JS: Yeah, I totally agree. But, but also there are waves. So one of the things I grew up reading and read in graduate school were the Icelandic Sagas, which are essentially realistic. But sagas had a purpose when they were written, and then they stopped being written, and they gave way to more fantastical folkloric type stories. I think that happens, you know; I think culture has to have stories that are realistic, and then that gives way and the stories are more mythical. And then that gives way to stories that are realistic. That’s just the way it is.
A lot of the novels from the eighteenth century were written with fantastic elements, and then in the early nineteenth century novelists like Jane Austen went back to realism. That was followed by ghost stories in the late 19th century. In our world Alice Munro epitomizes realism, but what readers now are more and more interested in surrealism, fantasy, and myth. So, Alice Munro gets outsold by Hunger Games. Well, you know, that’s the way it is.
Boulevard: Do you think there’s something about right now that has readers shunning realism?
JS: I think things come and go. Trends come and go.
Boulevard: I wanted to ask just one question about A Thousand Acres, in particular your use of King Lear. How much was it motivated by an interest in the psychology of the characters and the predicaments in Shakespeare’s play and how much was it taking the tragedy’s proven plot structure and building on top of it your own original interpretation?
JS: What intrigued me about King Lear when I read it in high school (John Burroughs in St. Louis) and then in college and grad school, was that the motivations of the three sisters were not very well explored. It was accepted that Goneril and Regan were evil and Cordelia was good. I didn’t believe that. I wondered about the reasons for their antagonism toward their father and toward each other. The second thing was that Lear himself was a terrible complainer. I didn’t come from a family of complainers, so he always got on my nerves, which meant that I didn’t have much sympathy for him. We read a lot of Shakespeare, and I knew perfectly well that he repurposed old material for commercial ends, so I figured, well, why not? Farming interested me once I got to Iowa and lived in an old farmhouse outside of Iowa City. Thanks to Barry Commoner, who taught at Washington U, I learned about the dangers of pesticides and fertilizers. So it all came together. I did want to follow the plot as closely as possible—that was the game.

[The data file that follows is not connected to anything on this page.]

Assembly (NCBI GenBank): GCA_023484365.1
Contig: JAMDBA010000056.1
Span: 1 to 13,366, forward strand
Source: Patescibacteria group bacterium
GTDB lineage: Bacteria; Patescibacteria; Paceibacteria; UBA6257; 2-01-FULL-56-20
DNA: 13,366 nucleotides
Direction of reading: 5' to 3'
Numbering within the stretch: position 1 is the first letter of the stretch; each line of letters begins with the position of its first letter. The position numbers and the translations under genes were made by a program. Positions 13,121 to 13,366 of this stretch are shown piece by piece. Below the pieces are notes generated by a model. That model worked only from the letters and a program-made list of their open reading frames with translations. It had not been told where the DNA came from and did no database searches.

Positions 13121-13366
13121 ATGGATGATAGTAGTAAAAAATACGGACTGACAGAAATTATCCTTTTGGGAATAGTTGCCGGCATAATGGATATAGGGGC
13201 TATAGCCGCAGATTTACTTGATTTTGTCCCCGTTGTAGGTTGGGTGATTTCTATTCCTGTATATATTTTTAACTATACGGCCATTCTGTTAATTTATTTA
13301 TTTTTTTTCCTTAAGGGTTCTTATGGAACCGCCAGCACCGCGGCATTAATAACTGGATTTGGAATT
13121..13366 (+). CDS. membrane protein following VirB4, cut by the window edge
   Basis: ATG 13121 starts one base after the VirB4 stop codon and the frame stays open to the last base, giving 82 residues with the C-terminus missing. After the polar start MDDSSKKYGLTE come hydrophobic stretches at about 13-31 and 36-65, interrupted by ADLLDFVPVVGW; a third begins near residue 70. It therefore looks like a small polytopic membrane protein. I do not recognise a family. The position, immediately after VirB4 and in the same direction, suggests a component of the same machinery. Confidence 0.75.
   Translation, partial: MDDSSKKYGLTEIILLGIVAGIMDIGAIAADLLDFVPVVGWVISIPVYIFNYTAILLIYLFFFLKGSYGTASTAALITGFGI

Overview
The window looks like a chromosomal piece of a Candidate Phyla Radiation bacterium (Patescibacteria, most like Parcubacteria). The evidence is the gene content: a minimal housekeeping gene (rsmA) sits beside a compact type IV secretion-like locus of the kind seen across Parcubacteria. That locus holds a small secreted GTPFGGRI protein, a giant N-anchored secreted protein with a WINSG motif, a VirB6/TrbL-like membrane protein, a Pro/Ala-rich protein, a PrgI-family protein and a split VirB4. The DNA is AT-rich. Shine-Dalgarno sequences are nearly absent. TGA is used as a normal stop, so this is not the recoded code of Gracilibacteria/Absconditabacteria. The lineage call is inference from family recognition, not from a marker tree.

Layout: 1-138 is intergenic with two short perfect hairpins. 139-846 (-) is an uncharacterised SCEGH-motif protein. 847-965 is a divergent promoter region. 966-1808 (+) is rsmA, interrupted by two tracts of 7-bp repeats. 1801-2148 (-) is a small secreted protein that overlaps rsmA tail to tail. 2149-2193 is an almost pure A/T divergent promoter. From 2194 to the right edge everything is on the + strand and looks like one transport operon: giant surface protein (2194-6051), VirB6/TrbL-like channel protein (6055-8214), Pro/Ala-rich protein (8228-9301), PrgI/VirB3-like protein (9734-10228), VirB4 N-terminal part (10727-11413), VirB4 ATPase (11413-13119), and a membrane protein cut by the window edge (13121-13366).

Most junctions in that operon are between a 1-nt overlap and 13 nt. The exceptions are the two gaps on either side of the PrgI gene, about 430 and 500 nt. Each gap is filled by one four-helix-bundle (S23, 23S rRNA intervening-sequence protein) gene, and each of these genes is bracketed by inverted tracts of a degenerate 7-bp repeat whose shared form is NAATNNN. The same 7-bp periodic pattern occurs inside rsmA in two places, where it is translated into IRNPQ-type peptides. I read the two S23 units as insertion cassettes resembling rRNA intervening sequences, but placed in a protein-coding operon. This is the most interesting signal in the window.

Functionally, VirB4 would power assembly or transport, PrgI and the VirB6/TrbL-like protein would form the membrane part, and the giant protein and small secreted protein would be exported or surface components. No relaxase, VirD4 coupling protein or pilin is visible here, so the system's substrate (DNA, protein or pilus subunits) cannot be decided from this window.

Boulevard: I asked about the impact of reading the hundred novels. What was the impact of winning the Pulitzer?
JS: Well, it was good. I mean it’s like being struck by lightning. Suddenly you’re being interviewed by scads of people, and people are paying a lot of attention to you. I happened to live off the publicity grid at that time, in Ames, Iowa, and now I live even farther away from it than that. So it never had the same effect as if I had lived in New York or London or someplace like that. I could always look at the scene if I wanted to and look away from it if I wanted to. Oh sure, I liked getting the prize. But my view is that I’m in charge of writing the books, and the publisher is in charge of selling them. My publishers kind of agree with that.
So they don’t bug me or make me do press I don’t want to. I do book tours. I like giving readings. I like meeting people and getting out of town. But I could see how if you were situated differently and there were more people that you had to entertain, interact with, and impress, maybe that would make you more anxious. But for me the Pulitzer was a fabulous thing. The lightning struck, and then I got up the next morning and taught engineering students who didn’t know a thing about it. So that was a good firewall.